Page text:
Thursday, August 9, 2007

There will be a day we'll be seen as equals, until then, there's this crap....

Entertainment Tech Briefs: Internet 'clubhouse' supports the notion that boys best learn from dads 473 words 30 July 2007 The Salt Lake Tribune English © 2007
The Salt Lake Tribune. Provided by ProQuest Information and Learning. All Rights Reserved.

"Decades of attention to female empowerment, equality and the shift to a more gender-neutral society has inadvertently stifled boys today, leaving them falling behind in the classroom and in life. So says Mark Jacobsen, founder of Adventure Boys, an Internet "clubhouse" for fathers and sons. Adventure Boys celebrates "harmless boyhood mischief," and supports the notion that boys best learn to be boys - and eventually, men - from their fathers. Adventure features magic tricks, pranks, stuff to build, science experiments, survival skills, games and contests."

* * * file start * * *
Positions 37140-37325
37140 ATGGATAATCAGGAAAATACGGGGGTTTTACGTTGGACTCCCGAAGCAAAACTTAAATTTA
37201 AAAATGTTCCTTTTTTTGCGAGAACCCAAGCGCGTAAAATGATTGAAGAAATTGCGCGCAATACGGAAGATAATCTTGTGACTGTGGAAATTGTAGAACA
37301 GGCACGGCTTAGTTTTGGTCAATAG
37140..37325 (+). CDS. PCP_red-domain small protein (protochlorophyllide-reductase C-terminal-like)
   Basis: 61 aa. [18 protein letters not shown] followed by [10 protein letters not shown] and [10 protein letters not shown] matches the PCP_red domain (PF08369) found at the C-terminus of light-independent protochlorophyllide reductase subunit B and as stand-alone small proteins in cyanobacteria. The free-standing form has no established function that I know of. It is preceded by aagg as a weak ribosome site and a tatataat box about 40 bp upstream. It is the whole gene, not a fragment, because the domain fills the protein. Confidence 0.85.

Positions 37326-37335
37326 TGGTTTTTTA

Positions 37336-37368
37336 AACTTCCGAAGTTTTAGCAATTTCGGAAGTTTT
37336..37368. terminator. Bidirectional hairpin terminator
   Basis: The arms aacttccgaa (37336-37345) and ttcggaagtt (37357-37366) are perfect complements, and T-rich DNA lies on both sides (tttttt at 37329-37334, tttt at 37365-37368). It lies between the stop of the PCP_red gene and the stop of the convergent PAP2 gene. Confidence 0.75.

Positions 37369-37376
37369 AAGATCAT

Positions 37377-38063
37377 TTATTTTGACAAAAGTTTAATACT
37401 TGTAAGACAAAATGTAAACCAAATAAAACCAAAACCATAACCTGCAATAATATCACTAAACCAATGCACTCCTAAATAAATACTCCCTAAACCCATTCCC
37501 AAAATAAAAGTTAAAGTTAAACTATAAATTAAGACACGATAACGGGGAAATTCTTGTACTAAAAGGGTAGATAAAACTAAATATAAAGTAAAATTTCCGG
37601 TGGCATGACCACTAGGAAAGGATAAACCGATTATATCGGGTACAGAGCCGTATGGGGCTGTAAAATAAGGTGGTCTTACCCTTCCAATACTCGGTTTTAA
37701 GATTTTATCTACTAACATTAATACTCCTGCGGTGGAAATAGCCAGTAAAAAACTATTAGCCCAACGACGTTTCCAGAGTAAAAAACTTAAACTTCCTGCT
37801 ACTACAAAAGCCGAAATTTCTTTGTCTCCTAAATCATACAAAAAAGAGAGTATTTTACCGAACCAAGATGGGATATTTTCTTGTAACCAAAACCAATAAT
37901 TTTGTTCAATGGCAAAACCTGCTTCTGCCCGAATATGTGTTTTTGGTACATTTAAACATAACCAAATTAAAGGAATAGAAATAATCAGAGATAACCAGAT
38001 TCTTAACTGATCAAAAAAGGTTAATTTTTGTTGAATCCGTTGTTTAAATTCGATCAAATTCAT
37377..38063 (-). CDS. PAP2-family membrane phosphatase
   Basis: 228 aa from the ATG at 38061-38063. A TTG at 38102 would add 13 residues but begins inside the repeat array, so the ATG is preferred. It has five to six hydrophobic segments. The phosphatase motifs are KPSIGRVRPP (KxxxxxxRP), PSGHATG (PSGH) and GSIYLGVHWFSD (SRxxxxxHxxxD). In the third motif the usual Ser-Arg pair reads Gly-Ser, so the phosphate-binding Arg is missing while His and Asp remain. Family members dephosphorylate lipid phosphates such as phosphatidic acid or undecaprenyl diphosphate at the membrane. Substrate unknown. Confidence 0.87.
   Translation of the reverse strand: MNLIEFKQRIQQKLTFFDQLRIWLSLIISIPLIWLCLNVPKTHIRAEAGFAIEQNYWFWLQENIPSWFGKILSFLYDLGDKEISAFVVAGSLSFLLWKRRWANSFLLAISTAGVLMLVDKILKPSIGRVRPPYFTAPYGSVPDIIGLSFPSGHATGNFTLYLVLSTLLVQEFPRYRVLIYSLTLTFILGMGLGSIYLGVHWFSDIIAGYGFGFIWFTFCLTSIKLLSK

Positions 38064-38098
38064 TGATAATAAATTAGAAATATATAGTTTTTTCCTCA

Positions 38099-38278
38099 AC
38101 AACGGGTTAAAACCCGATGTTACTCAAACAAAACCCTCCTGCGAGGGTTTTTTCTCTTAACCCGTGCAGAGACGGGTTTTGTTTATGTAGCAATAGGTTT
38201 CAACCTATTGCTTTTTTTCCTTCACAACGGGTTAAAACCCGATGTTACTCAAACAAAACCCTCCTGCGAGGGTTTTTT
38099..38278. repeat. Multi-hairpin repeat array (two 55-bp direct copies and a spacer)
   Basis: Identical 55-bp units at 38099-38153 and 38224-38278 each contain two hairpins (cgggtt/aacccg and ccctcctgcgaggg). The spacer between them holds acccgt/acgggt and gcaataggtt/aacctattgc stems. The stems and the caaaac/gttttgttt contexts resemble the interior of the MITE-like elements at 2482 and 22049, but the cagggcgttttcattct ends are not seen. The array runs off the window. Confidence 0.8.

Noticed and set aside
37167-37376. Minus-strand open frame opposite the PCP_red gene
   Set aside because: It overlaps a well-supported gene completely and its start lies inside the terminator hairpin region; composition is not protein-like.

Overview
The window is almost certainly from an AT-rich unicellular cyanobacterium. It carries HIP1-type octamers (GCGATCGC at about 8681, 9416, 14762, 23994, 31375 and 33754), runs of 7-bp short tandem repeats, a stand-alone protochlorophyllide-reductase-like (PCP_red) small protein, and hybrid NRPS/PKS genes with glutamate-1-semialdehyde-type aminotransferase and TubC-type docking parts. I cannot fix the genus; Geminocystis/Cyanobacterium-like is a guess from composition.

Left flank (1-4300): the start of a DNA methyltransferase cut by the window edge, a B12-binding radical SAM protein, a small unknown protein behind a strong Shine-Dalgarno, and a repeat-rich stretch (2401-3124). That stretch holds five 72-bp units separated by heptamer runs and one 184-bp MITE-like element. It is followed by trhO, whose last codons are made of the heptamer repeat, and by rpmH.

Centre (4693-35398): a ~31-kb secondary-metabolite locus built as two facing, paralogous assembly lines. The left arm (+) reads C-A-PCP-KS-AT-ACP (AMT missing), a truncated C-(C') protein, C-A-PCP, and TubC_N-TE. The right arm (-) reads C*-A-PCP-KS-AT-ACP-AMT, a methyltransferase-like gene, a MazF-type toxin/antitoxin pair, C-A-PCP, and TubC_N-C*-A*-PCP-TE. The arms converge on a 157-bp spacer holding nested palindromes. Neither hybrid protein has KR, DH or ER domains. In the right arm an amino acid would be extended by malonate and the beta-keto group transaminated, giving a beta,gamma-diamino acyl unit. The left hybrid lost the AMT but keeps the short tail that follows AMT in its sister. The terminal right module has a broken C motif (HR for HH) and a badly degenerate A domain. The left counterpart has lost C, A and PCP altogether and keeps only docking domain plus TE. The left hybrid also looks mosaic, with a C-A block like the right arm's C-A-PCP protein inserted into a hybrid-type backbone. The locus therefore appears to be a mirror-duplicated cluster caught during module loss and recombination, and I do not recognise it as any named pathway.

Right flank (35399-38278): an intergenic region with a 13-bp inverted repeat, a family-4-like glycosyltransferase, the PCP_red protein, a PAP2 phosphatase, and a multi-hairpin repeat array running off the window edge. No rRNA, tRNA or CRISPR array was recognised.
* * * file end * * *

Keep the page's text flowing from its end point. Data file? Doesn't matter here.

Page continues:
My response to the above? Although I see the positives in the article that fathers should be more involved in their boys' lives, I'm very bothered that the author sees this as the fault of the "women's movement." Um, what? There's no derth of action adventure games for boys. I know this after doing PR for a boy's action toy brand. And, well, what does "making mischief" have to do with making better men? Although the argument seems idiotic (when has the feminist movement ever advocated that boys can't pull pranks), the insidious part is that it's taking down women's efforts to be empowered. I question the assertion that with women becoming "strong" it makes men "weak." I can't wait for the day when strength by both sexes is seen as benefiting everyone. Perhaps we need to start by redefining what strength means. Is it personal and or physical? Or both? Regardless, if a person is truly strong, why would they be threatened by anyone? When we get into this type of blame instead of looking at our own responsibilities, how can we ever truly change?

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